Archive for 'Surveys & Compliance'

SNF Infection Control Challenge: Test Your F411 Know-How

Posted on 24. Oct, 2009 by .


How does the Revised Nursing Home Survey Guidance for Infection Prevention/Control (F441) define an outbreak?

Question #1: Surveyors will be looking to see if your facility knows how to identify and contain an outbreak of infectious illness. How does the revised survey guidance define “outbreak?”

a. One case of a highly communicable infection.

b. Trends that are 10 percent higher than the historical rate of infection for the facility that may reflect an outbreak or seasonal variation.

c. Occurrence of three or more cases of the same infection over a specified length of time on the same unit or other defined areas.

d. All of the above.

Question #2: Which of the following represent true statements about coding wound infections on the MDS? Circle all that apply.

a. Code only skin ulcer infections (pressure ulcers, arterial, venous or diabetic ulcers).

b. Code infection of any type of wound (e.g., postoperative; traumatic; pressure) on any part of the body.

c. Code wound infection at I2l.

d. Code wound infection in Section I2 and Section M1.

Did you get the answers that will keep the F-tags away? Check out next Tuesday’s edition of Long Term Care News.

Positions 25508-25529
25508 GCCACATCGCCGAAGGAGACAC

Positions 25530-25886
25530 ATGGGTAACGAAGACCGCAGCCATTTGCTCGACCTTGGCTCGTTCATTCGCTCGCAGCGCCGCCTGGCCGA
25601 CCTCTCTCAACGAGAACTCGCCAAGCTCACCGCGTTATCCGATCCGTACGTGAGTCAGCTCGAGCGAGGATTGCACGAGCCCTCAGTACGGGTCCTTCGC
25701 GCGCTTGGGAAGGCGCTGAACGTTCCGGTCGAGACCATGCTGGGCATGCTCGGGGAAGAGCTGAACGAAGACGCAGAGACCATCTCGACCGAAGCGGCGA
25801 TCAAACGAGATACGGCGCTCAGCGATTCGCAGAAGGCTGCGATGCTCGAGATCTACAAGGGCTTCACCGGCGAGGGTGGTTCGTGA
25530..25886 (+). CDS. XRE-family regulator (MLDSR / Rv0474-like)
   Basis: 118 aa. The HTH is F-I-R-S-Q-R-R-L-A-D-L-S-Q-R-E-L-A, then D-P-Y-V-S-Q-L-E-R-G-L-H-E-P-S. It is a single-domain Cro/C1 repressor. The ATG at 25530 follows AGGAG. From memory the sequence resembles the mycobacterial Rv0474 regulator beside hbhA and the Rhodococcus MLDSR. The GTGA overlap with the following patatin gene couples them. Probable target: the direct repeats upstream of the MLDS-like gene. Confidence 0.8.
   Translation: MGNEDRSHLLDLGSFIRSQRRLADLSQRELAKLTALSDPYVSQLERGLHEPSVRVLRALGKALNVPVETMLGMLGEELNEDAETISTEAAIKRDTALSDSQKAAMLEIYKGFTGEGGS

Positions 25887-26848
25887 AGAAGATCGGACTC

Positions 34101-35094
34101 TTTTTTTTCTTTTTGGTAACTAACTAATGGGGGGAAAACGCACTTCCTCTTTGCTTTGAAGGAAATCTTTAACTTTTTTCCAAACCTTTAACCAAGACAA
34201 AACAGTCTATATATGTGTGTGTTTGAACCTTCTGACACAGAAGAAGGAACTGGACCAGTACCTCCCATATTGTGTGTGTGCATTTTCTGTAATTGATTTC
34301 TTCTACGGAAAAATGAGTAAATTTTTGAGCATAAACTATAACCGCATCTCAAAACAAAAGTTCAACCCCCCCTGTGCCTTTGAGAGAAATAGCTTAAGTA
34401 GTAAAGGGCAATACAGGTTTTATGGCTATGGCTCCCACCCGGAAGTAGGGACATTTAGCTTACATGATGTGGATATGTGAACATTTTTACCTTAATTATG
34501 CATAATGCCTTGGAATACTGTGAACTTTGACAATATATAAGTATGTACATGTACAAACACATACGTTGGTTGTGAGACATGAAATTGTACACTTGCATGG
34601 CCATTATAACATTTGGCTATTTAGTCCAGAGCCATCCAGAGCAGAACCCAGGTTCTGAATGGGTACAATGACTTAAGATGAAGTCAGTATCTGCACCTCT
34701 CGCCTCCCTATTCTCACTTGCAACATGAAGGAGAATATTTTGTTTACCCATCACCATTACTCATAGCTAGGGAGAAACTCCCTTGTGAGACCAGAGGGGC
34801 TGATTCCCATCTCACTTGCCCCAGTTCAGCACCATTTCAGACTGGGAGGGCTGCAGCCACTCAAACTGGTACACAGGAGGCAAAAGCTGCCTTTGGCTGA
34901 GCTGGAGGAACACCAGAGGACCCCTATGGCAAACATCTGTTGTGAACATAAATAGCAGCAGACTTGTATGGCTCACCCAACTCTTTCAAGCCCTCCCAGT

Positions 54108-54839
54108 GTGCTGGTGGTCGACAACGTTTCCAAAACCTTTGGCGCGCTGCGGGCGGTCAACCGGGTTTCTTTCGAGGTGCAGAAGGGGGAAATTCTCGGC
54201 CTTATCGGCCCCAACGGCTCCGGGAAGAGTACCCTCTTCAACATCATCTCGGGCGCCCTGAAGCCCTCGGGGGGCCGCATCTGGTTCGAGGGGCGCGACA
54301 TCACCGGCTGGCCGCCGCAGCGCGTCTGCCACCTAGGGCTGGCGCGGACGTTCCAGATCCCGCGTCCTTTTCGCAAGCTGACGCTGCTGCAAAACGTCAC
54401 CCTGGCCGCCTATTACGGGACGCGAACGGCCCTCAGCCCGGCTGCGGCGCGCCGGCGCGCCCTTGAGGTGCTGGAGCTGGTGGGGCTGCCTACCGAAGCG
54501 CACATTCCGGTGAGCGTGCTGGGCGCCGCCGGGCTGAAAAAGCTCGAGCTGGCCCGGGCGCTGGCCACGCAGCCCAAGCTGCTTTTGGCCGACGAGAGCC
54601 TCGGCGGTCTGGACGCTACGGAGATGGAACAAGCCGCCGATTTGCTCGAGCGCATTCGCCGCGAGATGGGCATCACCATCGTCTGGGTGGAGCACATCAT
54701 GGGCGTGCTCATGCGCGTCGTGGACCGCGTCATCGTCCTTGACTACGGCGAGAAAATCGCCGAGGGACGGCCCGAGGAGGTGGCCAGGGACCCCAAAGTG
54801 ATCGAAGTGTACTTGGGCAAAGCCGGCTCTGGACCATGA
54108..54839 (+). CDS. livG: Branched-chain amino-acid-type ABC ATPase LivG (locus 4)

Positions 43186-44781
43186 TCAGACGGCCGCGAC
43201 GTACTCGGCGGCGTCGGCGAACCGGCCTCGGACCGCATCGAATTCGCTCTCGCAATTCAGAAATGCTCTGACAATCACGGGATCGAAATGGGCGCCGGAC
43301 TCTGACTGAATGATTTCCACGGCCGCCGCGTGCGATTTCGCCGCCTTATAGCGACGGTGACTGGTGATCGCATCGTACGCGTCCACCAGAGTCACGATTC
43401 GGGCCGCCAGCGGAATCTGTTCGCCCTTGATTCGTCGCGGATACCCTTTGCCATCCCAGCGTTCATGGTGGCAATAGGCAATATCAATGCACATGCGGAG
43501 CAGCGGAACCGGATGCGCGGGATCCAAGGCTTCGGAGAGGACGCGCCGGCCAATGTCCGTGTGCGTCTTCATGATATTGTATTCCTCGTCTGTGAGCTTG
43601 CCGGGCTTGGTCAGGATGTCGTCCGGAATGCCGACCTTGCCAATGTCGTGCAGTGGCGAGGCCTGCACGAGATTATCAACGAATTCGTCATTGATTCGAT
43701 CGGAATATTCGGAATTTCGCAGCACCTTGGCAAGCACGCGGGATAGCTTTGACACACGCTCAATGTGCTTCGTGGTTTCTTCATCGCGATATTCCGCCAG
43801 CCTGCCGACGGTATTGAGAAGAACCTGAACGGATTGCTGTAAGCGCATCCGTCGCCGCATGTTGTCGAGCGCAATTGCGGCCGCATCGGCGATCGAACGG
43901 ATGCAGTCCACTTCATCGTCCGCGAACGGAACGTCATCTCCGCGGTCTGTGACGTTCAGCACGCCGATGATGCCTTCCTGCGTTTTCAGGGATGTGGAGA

Available on CD or MP3: Steer Clear of F-Tags. With attorney Joseph Bianculli.

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Keep Your Post-Acute Delirium QM on Track as a QA Tool

Posted on 19. Oct, 2009 by .

Photo: Alexander Rahm

Photo: Alexander Rahm

If SNFs monitor this measure, they can help prevent rehospitalizations.

The delirium post-acute quality measure provides a warning that all may not be well with your assessment, care — or MDS coding. If the facility scores higher on the delirium QM than the national average, analyze what’s going on, suggests Sue LaBelle, MSN, RN, senior healthcare specialist with PointRight Inc. in Lexington, Mass.

If your facility is high on the measure (and inaccurate MDS coding isn’t the culprit), consider asking these questions, included in a fact sheet on delirium published by the American Medical Directors Association: